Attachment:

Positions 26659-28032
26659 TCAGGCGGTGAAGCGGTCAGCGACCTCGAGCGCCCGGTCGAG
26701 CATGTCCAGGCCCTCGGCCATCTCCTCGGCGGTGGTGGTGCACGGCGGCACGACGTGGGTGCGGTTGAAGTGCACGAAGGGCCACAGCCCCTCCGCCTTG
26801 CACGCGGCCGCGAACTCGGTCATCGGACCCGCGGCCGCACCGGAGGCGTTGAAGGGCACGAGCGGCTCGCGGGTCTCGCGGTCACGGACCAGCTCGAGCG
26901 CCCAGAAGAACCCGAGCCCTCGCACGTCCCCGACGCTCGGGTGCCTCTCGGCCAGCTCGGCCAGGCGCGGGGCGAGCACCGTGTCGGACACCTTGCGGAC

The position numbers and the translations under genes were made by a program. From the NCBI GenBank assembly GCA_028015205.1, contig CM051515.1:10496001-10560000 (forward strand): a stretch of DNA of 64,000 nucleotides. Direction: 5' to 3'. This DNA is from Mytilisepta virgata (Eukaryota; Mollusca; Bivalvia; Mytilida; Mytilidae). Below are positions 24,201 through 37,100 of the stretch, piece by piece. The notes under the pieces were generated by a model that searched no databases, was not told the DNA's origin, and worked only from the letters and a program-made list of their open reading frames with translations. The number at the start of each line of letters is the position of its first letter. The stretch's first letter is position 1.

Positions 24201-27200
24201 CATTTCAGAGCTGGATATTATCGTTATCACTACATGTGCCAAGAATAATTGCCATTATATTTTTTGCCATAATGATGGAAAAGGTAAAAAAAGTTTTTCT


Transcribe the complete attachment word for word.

Positions 26659-28032
26659 TCAGGCGGTGAAGCGGTCAGCGACCTCGAGCGCCCGGTCGAG
26701 CATGTCCAGGCCCTCGGCCATCTCCTCGGCGGTGGTGGTGCACGGCGGCACGACGTGGGTGCGGTTGAAGTGCACGAAGGGCCACAGCCCCTCCGCCTTG
26801 CACGCGGCCGCGAACTCGGTCATCGGACCCGCGGCCGCACCGGAGGCGTTGAAGGGCACGAGCGGCTCGCGGGTCTCGCGGTCACGGACCAGCTCGAGCG
26901 CCCAGAAGAACCCGAGCCCTCGCACGTCCCCGACGCTCGGGTGCCTCTCGGCCAGCTCGGCCAGGCGCGGGGCGAGCACCGTGTCGGACACCTTGCGGAC

The position numbers and the translations under genes were made by a program. From the NCBI GenBank assembly GCA_028015205.1, contig CM051515.1:10496001-10560000 (forward strand): a stretch of DNA of 64,000 nucleotides. Direction: 5' to 3'. This DNA is from Mytilisepta virgata (Eukaryota; Mollusca; Bivalvia; Mytilida; Mytilidae). Below are positions 24,201 through 37,100 of the stretch, piece by piece. The notes under the pieces were generated by a model that searched no databases, was not told the DNA's origin, and worked only from the letters and a program-made list of their open reading frames with translations. The number at the start of each line of letters is the position of its first letter. The stretch's first letter is position 1.

Positions 24201-27200
24201 CATTTCAGAGCTGGATATTATCGTTATCACTACATGTGCCAAGAATAATTGCCATTATATTTTTTGCCATAATGATGGAAAAGGTAAAAAAAGTTTTTCT